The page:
DC day 3

Tuesday was our first car day. I didn’t want to hassle with renting a car for the entire trip, so I reserved a car with Avis at Union Station. A quick cab ride later, I drove back to the hotel, picked everyone up, and we were off to Annapolis. (This is glossing over some details, like how one of my children, whom I will not name, took an inordinate amount of time to get ready so that we got a really late start.) Our late start meant that we missed our planned breakfast at McDonald’s, but as we headed north we found a convenient Chick-Fil-A and had an early lunch instead.

We tried to drive directly to the US Naval Academy (USNA) visitor center, but this proved to be impossible because none of us knew where we were going. We backtracked to Navy-Marine Corps Memorial Stadium and took the free shuttle to the visitors’ center. Actually, Mom and the boys did that while I stayed with the car to conduct a short Q&A for a webcast I’d done for Windows IT Pro. This turned out to be a real problem because I’d planned on using my iPhone as a tethered Internet connection for my laptop. This seemed like a reasonable plan, and I tested it at the hotel, where tethering worked fine. (Well, OK, the truth: it was slower than I liked but it was also cheaper than hotel wi-fi, so it was adequate.) However, I had a hard time maintaining a connection, and when I did it was unusually slow. I eventually got in to the webcast site about 5 minutes before it was scheduled to be over, so I missed the Q&A– my apologies to anyone whose question went unanswered.

That done, I caught the shuttle bus and met everyone at the visitors’ center. It has a terrific array of Navy-related artifacts, including the Freedom 7 capsule flown by Alan Shepherd (USNA 1945) and a wonderful gift shop. Everyone else had already seen that stuff, though, so we went right to the tour. (David is really interested in attending USNA, so he went to an admissions presentation instead, though he rejoined us later.)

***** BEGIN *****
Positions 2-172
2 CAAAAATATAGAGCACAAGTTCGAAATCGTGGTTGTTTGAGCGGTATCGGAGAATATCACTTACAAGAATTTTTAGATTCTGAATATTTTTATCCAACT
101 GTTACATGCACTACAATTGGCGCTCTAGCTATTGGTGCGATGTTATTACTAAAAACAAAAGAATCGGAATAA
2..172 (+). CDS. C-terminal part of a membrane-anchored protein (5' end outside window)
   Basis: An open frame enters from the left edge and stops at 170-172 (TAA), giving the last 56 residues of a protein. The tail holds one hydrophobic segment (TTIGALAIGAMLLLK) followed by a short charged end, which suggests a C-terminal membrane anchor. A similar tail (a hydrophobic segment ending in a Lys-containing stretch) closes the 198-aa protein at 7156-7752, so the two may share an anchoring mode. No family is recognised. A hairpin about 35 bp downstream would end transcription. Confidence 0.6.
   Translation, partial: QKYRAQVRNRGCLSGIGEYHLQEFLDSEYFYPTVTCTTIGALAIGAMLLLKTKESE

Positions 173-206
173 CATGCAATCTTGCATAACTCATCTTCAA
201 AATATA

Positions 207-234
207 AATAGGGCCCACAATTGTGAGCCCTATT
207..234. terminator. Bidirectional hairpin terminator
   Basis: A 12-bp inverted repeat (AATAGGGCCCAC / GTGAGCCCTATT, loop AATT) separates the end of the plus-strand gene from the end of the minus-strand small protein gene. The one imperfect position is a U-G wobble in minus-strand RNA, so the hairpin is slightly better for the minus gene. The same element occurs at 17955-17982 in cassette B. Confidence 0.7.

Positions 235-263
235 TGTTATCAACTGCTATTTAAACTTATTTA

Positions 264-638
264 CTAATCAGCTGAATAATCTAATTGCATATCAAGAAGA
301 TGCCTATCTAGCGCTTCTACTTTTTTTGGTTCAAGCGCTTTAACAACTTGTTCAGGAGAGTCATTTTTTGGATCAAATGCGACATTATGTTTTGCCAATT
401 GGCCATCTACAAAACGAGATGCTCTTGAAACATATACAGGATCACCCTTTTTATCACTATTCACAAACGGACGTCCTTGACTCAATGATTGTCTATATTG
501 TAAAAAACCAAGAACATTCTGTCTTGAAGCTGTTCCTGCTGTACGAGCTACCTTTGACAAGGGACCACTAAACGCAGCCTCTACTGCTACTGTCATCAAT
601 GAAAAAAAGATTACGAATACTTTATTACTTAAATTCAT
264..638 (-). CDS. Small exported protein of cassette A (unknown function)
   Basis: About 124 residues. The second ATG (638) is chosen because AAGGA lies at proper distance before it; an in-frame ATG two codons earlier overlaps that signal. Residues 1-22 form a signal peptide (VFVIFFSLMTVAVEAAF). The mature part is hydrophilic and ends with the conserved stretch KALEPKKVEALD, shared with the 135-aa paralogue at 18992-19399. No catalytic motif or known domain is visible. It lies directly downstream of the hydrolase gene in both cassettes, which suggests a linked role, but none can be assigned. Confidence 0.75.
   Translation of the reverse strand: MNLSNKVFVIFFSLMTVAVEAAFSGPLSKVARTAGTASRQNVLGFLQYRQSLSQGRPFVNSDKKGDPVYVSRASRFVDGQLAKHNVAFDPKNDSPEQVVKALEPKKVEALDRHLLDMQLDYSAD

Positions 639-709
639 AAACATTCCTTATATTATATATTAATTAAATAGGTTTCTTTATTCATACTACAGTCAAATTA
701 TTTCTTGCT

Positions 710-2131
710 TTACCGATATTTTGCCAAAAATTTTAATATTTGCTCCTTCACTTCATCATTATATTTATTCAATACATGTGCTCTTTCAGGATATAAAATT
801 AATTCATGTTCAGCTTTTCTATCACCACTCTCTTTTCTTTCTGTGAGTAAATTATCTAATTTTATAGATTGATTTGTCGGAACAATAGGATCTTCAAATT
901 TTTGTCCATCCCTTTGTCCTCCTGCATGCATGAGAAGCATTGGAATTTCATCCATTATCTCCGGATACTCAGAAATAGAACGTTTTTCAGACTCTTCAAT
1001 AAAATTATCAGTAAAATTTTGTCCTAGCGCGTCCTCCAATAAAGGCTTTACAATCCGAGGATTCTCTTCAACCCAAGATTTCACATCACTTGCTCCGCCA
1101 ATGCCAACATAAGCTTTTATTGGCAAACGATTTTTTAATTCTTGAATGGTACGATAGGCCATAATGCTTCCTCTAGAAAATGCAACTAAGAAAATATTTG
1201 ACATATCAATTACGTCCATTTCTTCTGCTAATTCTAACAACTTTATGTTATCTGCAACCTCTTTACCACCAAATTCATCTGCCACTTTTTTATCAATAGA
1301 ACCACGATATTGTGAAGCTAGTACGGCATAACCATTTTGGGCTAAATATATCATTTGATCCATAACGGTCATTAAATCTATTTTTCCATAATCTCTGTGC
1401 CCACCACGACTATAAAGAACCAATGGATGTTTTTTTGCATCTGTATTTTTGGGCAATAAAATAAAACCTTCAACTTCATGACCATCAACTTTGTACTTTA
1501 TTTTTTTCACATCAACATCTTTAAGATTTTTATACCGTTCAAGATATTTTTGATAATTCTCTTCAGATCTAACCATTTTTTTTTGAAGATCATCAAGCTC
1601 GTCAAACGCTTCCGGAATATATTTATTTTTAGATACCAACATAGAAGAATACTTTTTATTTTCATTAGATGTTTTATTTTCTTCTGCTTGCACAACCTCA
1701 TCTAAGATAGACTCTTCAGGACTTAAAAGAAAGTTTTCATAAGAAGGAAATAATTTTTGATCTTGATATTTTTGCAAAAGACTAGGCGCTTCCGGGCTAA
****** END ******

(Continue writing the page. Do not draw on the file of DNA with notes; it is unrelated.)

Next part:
Our tour guide was terrific. He clearly knew a great deal about Annapolis and Navy history, and we got to see all the highlights, including the crypt of John Paul Jones beneath the chapel (fascinating story alert here), the Lejeune Building (a/k/a the gym; he got bonus points for properly pronouncing it “Luh-jern”), Dahlgren Hall, and the enormous Bancroft Hall dorm complex. We arrived shortly before the end of the formal class day, so we got to see lots of midshipment strolling around. “Strolling” isn’t quite the right word, but neither is “marching”… perhaps I should stick with “walking” and leave it at that.

After our tour, we went back outside to catch the shuttle bus, just in time to see the local police arresting four people for dropping beer bottles off their roof onto the street. This proved a valuable learning opportunity for the boys, who had never actually seen 5-0 roll up on someone and cuff them. The drive back to Union Station to drop off the car was almost anticlimactic after that episode.

For dinner, we decided to go to Chinatown… where we ate at Fuddruckers. It’s pretty funny, but the Chinatown gate is flanked by a Starbucks on one side and Fuddruckers on the other. Despite the incongruity, we had a great meal, then went back to the hotel to watch a little CNN and zonk out for the night.

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